Anything is Possible!

With Love, Hope, and Perseverance


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Completing Herself

She had always said,

“He does not complete me.”

With disdain, she said,

“He is not my better half

And I am not his.”

We are whole people.

But when, after two decades,

He up and left,

A gaping wound,

Invisible to the naked eye,

Left her vulnerable.

It would have been better

If the wound was visible,

Bandaged with a white flag.

She thought it was healing well,

But the wound festered.

She tried to fill the emptiness with

Anything that remotely resembled love,

And the wound became infected.

Finally, finally, she stopped trying to fill the wound

With a person who would never be enough.

She looked for herself in the woods.

She looked for herself in the water.

She looked in friendship,

Human and nonhuman furry friends.

She looked to God who opened her arms and held her close.

Finally, finally, she felt completed by all these things:

The constants that had always been there for her.

And the wound healed.

She looked for herself in the woods…

I’ve shared this photo of me before, but it fits so well today, I had to share it again. It was taken by my daughter about 15 years ago.

~~~

Today’s Stream of Consciousness Saturday prompt was:

“comp.” Find a word that starts with or contains “comp” and use it in your post. Enjoy!

For more streams and SoCS rules, visit our host, Linda Hill, by clicking HERE.


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A Quote from Maya Angelou’s “A Brave and Startling Truth”

“…Out of such chaos, of such contradiction

We learn that we are neither devils nor divines….”

Maya Angelou

This quote is from Dr. Maya Angelou’s powerful poem, “A Brave and Startling Truth.”

We, this people, on a small and lonely planet
Traveling through casual space
Past aloof stars, across the way of indifferent suns
To a destination where all signs tell us
It is possible and imperative that we learn
A brave and startling truth

And when we come to it
To the day of peacemaking
When we release our fingers
From fists of hostility
And allow the pure air to cool our palms

When we come to it
When the curtain falls on the minstrel show of hate
And faces sooted with scorn are scrubbed clean
When battlefields and coliseum
No longer rake our unique and particular sons and daughters
Up with the bruised and bloody grass
To lie in identical plots in foreign soil

When the rapacious storming of the churches
The screaming racket in the temples have ceased
When the pennants are waving gaily
When the banners of the world tremble
Stoutly in the good, clean breeze

When we come to it
When we let the rifles fall from our shoulders
And children dress their dolls in flags of truce
When land mines of death have been removed
And the aged can walk into evenings of peace
When religious ritual is not perfumed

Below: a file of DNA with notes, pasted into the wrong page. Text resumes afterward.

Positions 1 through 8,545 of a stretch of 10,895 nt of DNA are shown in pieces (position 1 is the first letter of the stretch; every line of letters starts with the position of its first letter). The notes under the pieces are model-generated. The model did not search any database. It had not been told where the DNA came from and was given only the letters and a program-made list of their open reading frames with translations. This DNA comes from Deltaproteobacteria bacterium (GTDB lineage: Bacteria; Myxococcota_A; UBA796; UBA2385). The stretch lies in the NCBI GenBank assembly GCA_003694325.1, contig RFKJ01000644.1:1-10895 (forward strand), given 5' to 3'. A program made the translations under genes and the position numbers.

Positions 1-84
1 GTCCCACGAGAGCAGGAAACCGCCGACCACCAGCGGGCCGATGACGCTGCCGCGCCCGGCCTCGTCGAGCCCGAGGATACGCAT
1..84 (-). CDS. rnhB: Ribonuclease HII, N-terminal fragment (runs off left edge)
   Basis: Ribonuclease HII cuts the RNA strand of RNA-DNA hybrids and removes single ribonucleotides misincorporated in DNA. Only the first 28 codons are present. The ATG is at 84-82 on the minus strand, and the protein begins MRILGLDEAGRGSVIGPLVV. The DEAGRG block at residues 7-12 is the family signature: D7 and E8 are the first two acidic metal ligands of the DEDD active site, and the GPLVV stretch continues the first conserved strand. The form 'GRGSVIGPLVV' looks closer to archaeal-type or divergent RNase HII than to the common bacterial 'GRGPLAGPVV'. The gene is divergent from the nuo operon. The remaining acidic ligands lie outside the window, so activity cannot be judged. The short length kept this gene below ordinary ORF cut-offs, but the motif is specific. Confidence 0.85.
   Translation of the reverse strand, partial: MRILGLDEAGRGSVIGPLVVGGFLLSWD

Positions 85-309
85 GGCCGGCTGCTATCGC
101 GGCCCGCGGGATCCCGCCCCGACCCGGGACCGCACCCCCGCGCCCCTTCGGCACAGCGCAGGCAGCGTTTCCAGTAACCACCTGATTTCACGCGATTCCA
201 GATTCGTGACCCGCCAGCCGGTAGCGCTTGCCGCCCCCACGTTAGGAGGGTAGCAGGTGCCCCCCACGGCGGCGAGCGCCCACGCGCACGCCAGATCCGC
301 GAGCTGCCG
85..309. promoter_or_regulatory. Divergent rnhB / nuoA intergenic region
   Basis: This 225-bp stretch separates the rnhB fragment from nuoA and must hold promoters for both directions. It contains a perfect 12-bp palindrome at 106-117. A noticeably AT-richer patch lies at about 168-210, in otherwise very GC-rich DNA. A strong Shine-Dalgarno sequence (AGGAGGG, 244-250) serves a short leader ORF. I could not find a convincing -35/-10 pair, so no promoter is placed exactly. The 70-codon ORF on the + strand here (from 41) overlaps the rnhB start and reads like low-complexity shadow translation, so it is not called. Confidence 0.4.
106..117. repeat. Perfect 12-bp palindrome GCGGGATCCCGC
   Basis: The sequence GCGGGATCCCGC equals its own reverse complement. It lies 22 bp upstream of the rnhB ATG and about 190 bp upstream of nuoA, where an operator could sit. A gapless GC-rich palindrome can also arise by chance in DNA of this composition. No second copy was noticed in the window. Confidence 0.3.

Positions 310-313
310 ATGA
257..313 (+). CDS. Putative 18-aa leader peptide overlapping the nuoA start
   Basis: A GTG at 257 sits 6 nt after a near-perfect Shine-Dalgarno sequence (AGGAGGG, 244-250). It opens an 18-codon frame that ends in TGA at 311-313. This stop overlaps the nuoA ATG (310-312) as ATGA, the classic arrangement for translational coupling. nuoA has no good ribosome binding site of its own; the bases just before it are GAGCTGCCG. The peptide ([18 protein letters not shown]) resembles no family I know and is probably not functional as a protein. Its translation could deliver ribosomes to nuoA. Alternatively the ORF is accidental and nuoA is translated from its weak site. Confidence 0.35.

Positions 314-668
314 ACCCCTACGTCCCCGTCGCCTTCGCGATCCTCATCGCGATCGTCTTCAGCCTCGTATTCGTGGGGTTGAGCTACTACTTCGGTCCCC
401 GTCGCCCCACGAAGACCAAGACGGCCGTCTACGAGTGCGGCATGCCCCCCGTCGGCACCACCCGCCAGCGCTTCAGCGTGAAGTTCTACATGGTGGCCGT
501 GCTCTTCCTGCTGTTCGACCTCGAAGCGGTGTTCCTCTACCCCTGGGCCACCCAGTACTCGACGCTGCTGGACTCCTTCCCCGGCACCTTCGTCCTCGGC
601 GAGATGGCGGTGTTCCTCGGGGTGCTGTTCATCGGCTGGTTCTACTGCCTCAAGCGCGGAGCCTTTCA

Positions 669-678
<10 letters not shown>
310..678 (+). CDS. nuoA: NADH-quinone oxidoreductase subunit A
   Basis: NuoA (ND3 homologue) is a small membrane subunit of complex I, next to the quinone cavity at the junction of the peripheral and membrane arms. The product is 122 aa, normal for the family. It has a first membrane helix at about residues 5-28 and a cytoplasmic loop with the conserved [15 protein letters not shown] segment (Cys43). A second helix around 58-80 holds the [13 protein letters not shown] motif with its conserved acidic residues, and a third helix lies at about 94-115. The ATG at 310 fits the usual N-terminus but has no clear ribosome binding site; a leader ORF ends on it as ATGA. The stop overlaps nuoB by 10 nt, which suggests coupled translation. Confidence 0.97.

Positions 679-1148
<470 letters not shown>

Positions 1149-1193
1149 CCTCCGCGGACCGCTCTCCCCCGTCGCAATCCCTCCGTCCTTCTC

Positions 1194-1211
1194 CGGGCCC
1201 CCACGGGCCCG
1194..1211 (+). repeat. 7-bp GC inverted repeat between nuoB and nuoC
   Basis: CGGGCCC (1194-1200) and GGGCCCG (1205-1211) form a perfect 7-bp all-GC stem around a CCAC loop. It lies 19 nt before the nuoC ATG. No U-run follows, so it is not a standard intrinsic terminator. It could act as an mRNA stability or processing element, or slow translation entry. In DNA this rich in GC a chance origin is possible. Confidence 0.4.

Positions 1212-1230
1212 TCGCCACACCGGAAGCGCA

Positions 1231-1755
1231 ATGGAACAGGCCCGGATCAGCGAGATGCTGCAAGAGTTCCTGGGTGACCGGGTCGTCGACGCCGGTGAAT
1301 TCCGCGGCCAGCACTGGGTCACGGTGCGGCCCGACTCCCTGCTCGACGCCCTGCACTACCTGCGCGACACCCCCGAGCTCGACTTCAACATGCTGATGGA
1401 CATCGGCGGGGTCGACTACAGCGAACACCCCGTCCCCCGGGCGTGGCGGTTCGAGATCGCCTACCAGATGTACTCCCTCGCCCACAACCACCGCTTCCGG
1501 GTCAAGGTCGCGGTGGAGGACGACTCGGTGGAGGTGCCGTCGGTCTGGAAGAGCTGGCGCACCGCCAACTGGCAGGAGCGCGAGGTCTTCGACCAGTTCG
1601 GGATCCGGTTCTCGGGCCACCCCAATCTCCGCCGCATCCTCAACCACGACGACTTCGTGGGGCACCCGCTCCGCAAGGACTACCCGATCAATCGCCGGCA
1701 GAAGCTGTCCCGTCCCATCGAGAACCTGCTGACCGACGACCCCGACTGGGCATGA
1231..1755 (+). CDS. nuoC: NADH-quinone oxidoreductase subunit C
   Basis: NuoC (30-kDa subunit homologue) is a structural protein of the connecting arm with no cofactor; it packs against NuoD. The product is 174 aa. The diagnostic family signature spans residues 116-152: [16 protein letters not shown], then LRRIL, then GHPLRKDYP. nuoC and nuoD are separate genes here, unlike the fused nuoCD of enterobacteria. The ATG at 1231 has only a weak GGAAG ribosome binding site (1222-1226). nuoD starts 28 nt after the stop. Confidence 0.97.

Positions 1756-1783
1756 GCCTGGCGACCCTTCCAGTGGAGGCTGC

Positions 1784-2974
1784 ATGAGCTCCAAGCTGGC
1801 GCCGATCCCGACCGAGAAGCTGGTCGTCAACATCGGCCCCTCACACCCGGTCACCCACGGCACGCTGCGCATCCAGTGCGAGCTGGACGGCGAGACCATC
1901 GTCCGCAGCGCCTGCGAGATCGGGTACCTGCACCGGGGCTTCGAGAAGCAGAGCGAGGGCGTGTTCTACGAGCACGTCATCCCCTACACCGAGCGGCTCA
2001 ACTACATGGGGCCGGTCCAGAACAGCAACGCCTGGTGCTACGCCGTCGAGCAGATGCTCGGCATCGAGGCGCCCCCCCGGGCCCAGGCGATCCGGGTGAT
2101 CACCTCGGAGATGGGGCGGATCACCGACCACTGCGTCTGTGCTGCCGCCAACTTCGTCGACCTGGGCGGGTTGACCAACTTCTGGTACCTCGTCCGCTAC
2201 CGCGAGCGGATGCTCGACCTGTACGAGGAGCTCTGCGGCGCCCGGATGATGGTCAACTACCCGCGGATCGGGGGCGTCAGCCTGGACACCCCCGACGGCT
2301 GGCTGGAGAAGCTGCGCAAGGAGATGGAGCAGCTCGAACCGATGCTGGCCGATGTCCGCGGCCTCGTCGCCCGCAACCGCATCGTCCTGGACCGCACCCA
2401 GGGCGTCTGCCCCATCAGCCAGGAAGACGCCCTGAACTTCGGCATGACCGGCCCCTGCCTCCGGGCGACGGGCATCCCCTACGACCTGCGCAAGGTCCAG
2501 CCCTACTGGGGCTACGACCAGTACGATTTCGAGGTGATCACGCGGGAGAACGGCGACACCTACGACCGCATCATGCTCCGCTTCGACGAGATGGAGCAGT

By the incense of burning flesh
And childhood dreams are not kicked awake
By nightmares of abuse

When we come to it
Then we will confess that not the Pyramids
With their stones set in mysterious perfection
Nor the Gardens of Babylon
Hanging as eternal beauty
In our collective memory
Not the Grand Canyon
Kindled into delicious color
By Western sunsets

Nor the Danube, flowing its blue soul into Europe
Not the sacred peak of Mount Fuji
Stretching to the Rising Sun
Neither Father Amazon nor Mother Mississippi who, without favor,
Nurture all creatures in the depths and on the shores
These are not the only wonders of the world

When we come to it
We, this people, on this minuscule and kithless globe
Who reach daily for the bomb, the blade and the dagger
Yet who petition in the dark for tokens of peace
We, this people on this mote of matter
In whose mouths abide cankerous words
Which challenge our very existence
Yet out of those same mouths
Come songs of such exquisite sweetness
That the heart falters in its labor
And the body is quieted into awe

We, this people, on this small and drifting planet
Whose hands can strike with such abandon
That in a twinkling, life is sapped from the living
Yet those same hands can touch with such healing, irresistible tenderness
That the haughty neck is happy to bow
And the proud back is glad to bend
Out of such chaos, of such contradiction
We learn that we are neither devils nor divines

When we come to it
We, this people, on this wayward, floating body
Created on this earth, of this earth
Have the power to fashion for this earth
A climate where every man and every woman
Can live freely without sanctimonious piety
Without crippling fear

When we come to it
We must confess that we are the possible
We are the miraculous, the true wonder of this world
That is when, and only when
We come to it.”

― Maya Angelou, A Brave and Startling Truth

One-Liner Wednesday and Just Jot it January are brought to us by Linda Hill.

For more one-liners and jottings, visit Linda’s post HERE.


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Thursday Tree Love: Fringes for Earth Day and a Poem of Glad Awakening

Fringe Tree

Meet “Grancy Graybeard” also known as grandfather graybeard, granddaddy’s beard, old-man’s beard, snow flower tree or flowering ash, and Chionanthus virginicus. Botanists call it a fringe tree, and while I’m not technically a botanist, I’m going with that for now.

I discovered this tree with it’s delicate fringes and fragrance at Greenfield Lake Park on Saturday. What a delight to discover something new! The earth is always showing us new and wonderful things!

This poem was nearby in the fragrance garden:

Thursday Tree Love is hosted by Parul Thakur on the second and fourth Thursday of each month. Please join me in sending prayers to Parul’s home of India where the second pandemic wave is hitting hard.

For more Tree Love, visit:

#ThursdayTreeLove – 108 – happiness and food